The long green fingers of sage
reach, open-handed, upward,
unafraid of the brilliant sun,

but they are closed,
will store their brilliance
and open their fingers

 only in darkness
when the desert has cooled,
when the universe becomes a plant.

and “Near Cartago, California: Population 75”

Salt flats, fields of uncommon snow
blush at the edges,
brine shrimp wriggling pink.

Not a mile away
from the turn-off to Death Valley 
Joshua trees suddenly jut up,

old men with arms linked,
standing too close to each other,
grousing in the sunlight.

And as I write this, the sky refuses to clear, so I continue going through my mother’s postcards, envisioning her delight… and loving that she, an intrepid adventurer, taught me to appreciate desert life.

Monday, February 11, 2019


Imagine giving up your morning coffee because you blamed the fragrant, energizing beverage for causing digestive and other health problems on the one cup you consumed daily. Imagine the loss of morning joy and energy from coffee withdrawal. Then read about all the benefits of coffee, and you can envision how two months of being without my morning coffee affected energy levels for me — not to mention the awful headaches brought on by withdrawal from this beverage. But what a delicious return to this commodity; in fact, after crude oil, I’m told that coffee is the most sought after commodity in the world, and I’ll drink to that.

I returned to coffee after reading the latest health benefits attributed to coffee: improved energy (#1), lowered risk of Type 2 diabetes, protection against Alzheimer’s, dementia, and cirrhosis of the liver, helps burn fat…

Both sets of my grandparents advised me as a child against drinking even diluted coffee milk because it would stunt my growth and impair my thinking abilities. However, the scent of coffee brewing in their households was a delicious smell on mornings when I spent time with them for a week or more during summer vacations. Although my paternal grandfather, Emerson Lavergne Marquart, was of German descent, he had adopted the Cajun way of brewing good coffee after his marriage to my Cajun grandmother. He used a battered white enamel drip pot to make the dark French roast coffee that I yearned to taste as a child, but he forbade me to have even a demitasse cupful that he used to serve adults just waking up from an afternoon nap.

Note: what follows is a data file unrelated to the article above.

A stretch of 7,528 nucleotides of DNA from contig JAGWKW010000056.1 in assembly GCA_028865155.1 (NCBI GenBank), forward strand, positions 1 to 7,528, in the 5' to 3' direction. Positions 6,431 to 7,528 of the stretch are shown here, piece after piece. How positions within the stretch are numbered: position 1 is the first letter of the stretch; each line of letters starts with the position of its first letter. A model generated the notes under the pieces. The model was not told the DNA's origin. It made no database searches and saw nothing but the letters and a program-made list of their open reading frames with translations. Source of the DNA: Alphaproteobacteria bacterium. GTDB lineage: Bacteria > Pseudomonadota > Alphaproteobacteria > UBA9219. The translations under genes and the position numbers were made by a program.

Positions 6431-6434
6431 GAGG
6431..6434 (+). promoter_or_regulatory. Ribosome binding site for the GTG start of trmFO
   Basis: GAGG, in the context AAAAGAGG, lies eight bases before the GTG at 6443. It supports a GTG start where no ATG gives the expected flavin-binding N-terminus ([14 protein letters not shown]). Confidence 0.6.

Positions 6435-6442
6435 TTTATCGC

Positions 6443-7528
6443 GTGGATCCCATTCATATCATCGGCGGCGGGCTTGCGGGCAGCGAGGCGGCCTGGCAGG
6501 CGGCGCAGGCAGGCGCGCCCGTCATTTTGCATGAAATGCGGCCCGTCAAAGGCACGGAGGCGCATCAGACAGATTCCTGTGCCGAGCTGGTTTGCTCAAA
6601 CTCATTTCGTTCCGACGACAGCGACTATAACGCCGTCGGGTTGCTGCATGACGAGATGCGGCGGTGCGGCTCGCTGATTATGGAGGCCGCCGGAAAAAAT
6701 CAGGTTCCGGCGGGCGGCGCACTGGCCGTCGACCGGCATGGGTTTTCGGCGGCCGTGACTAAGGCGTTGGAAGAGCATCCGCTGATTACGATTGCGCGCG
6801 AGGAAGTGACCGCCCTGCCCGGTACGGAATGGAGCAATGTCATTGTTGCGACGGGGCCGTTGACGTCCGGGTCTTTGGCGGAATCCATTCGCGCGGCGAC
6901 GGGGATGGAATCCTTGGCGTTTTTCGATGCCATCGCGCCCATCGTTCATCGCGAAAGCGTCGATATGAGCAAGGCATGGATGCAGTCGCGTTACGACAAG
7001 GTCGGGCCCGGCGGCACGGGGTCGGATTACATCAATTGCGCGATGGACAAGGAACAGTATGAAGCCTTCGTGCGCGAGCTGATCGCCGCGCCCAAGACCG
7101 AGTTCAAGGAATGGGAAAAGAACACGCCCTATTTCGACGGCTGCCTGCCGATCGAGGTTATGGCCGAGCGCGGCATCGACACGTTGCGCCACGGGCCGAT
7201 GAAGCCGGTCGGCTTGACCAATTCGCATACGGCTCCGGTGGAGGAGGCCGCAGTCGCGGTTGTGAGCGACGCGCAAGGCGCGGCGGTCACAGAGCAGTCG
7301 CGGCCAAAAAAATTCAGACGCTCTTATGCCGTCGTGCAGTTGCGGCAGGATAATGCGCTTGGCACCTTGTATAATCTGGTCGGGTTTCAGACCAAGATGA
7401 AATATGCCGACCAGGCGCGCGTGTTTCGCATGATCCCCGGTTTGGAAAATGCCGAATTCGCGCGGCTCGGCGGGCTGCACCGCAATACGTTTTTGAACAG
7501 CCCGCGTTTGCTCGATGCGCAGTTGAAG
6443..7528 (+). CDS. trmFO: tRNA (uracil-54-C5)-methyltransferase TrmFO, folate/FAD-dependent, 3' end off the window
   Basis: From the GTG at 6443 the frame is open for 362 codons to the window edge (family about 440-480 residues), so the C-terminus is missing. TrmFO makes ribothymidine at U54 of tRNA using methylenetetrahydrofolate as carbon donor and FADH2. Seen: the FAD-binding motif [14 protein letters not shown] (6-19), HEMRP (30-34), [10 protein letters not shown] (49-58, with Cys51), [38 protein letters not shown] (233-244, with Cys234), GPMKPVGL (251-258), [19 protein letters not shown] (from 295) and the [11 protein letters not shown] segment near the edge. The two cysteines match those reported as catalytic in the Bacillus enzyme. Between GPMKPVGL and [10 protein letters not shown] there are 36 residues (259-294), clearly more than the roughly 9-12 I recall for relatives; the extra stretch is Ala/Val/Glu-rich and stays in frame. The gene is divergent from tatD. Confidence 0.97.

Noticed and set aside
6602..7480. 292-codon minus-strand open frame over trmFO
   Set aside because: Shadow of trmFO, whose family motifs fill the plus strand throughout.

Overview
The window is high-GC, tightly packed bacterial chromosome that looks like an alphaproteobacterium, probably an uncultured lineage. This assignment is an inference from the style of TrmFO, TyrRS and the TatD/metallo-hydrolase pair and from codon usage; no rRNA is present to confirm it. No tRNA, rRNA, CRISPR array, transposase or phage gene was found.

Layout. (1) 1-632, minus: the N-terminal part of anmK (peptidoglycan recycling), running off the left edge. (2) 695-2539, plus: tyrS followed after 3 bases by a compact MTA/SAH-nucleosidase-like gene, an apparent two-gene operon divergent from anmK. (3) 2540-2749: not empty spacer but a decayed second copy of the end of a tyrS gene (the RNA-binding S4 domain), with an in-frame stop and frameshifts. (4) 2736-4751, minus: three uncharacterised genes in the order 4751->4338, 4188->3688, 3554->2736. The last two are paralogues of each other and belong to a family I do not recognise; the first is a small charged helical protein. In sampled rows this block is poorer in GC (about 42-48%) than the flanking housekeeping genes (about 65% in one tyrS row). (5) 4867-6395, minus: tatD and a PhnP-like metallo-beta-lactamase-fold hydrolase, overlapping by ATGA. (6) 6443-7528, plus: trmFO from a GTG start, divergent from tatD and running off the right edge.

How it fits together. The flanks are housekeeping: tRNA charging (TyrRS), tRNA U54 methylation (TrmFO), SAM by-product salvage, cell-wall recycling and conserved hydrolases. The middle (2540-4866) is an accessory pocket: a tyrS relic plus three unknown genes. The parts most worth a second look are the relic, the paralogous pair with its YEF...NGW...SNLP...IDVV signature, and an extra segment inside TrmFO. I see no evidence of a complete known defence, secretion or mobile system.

In my maternal grandmother’s kitchen, coffee was brewed only in the early morning, and she was the guardian of a pot that produced a wimpy, light brown liquid she claimed would keep me forever short (which I achieved without partaking of the coffee milk for which I craved just one taste). But, then, she issued health and safety bulletins at every turn to the extent that I'm still afraid to be in an indoor tub of water during lightning storms, feel that I must have my feet covered no matter the weather or locale, and, she emphasized, I must never mention that I had a bathroom call. In addition to the ban on coffee, she advised us to never drink wine as it would cause us to go crazy. It took me awhile to get over the latter admonitions, but I finally gave in to the idea that a cup of coffee and four ounces of wine daily wasn’t going to kill me or make me crazy.

Coffee consumption can be traced back to Ethiopia and a goat herder named Kaldi who noticed that his goats didn’t want to sleep after they had consumed berries from a particular tree. He’s said to have reported this to the abbot of a monastery who decided to brew a drink using the berries and discovered that the concoction would keep his monks awake to do their prayers throughout the night after partaking of this beverage. During the 18th century, coffee seedlings were planted in the Royal Botanical gardens in Paris, and a seedling was transferred to Martinique where it became the parent of coffee throughout South and Central America. And so it began…and so the coffee industry is now a billion dollar industry!